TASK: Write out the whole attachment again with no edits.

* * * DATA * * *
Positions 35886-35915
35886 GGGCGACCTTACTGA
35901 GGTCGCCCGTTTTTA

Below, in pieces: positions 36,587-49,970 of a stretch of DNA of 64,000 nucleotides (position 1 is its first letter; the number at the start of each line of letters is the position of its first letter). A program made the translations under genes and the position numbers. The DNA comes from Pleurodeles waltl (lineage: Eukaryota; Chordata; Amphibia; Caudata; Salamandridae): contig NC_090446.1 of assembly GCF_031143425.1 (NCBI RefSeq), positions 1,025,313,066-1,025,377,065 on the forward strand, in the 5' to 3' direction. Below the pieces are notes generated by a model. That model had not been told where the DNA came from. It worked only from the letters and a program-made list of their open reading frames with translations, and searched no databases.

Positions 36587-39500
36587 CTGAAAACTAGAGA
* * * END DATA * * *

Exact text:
Positions 35886-35915
35886 GGGCGACCTTACTGA
35901 GGTCGCCCGTTTTTA

Below, in pieces: positions 36,587-49,970 of a stretch of DNA of 64,000 nucleotides (position 1 is its first letter; the number at the start of each line of letters is the position of its first letter). A program made the translations under genes and the position numbers. The DNA comes from Pleurodeles waltl (lineage: Eukaryota; Chordata; Amphibia; Caudata; Salamandridae): contig NC_090446.1 of assembly GCF_031143425.1 (NCBI RefSeq), positions 1,025,313,066-1,025,377,065 on the forward strand, in the 5' to 3' direction. Below the pieces are notes generated by a model. That model had not been told where the DNA came from. It worked only from the letters and a program-made list of their open reading frames with translations, and searched no databases.

Positions 36587-39500
36587 CTGAAAACTAGAGA